My Take

Singapore teen's folly of ignoring words of wisdom

PUBLISHED : Tuesday, 07 July, 2015, 1:27am
UPDATED : Tuesday, 07 July, 2015, 1:27am

Don't speak ill of the dead.

That is especially true if the dead happens to be a revered founder of a prosperous city-state like Lee Kuan Yew. But Amos Yee, the Singaporean teenager behind online attacks on the late premier and Christians, has obviously never heard of this wise saying or chosen to ignore it.

Judging by the contents of his offending online clips, he is also an extremely smart and well-informed person. But while he certainly doesn't lack intelligence, he could do with more wisdom, such as not offending or wounding unnecessarily.

For his attacks, he was jailed for four weeks yesterday but released on time served. He was convicted of wounding religious feelings in an expletive-laden video clip and uploading an obscene image. But there is little doubt that his real offence was to round on Lee shortly after he passed away. About 50 protesters, mostly student activists, rallied for Yee in Hong Kong over the weekend. But in light of the sentencing, the outcome seems reasonable and does not necessarily vindicate Yee, though he is now a free person.

While it may be politically correct in the outside world to denounce Yee's conviction as persecution, many Singaporeans no doubt feel the kid deserved a slap on the wrist.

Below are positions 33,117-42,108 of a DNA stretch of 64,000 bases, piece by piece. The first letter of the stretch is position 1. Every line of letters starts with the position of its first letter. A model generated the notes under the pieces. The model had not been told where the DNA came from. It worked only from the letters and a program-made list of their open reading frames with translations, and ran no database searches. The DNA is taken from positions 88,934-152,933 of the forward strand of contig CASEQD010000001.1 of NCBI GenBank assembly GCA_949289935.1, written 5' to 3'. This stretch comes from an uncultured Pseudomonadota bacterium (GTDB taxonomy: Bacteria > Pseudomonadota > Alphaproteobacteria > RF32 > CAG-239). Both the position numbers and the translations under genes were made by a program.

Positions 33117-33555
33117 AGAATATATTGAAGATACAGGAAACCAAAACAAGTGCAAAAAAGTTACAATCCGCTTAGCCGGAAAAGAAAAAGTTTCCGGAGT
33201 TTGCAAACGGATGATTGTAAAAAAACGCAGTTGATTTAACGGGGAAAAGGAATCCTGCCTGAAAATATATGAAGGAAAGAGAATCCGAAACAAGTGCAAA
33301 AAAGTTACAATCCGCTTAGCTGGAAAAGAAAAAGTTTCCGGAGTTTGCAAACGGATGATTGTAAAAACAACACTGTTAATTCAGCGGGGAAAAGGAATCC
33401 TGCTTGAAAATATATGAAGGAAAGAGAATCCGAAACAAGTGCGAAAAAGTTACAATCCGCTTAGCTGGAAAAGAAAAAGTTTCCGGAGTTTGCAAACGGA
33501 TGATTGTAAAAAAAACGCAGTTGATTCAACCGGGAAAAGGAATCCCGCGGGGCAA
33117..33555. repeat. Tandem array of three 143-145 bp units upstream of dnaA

When the whole Lion City was in mourning and tens of thousands queued for hours to pay their last respects, Yee, 16, launched his scathing attacks against Lee, his intrusive government and economic disparities. An atheist, or at least anti-Christian, he compared Lee with Jesus, but not in a flattering light. He also doesn't like Margaret Thatcher, who was an admirer of Lee. Despite the use of obscenities, a few of his graphics are worthy of the late Steve Jobs. Some of his criticism of Lee's governance style and the lack of freedom and political choices in Singapore are legitimate or at least debatable. They are also nothing new, as you might read them any day or week in Western publications like The Economist or The Wall Street Journal.

Given his high intelligence and language skills, Yee deserves a bright future. One only hopes he learns to channel his rebelliousness into fields of creativity and knowledge that are less in-your-face than his blog and video clips have proved to be.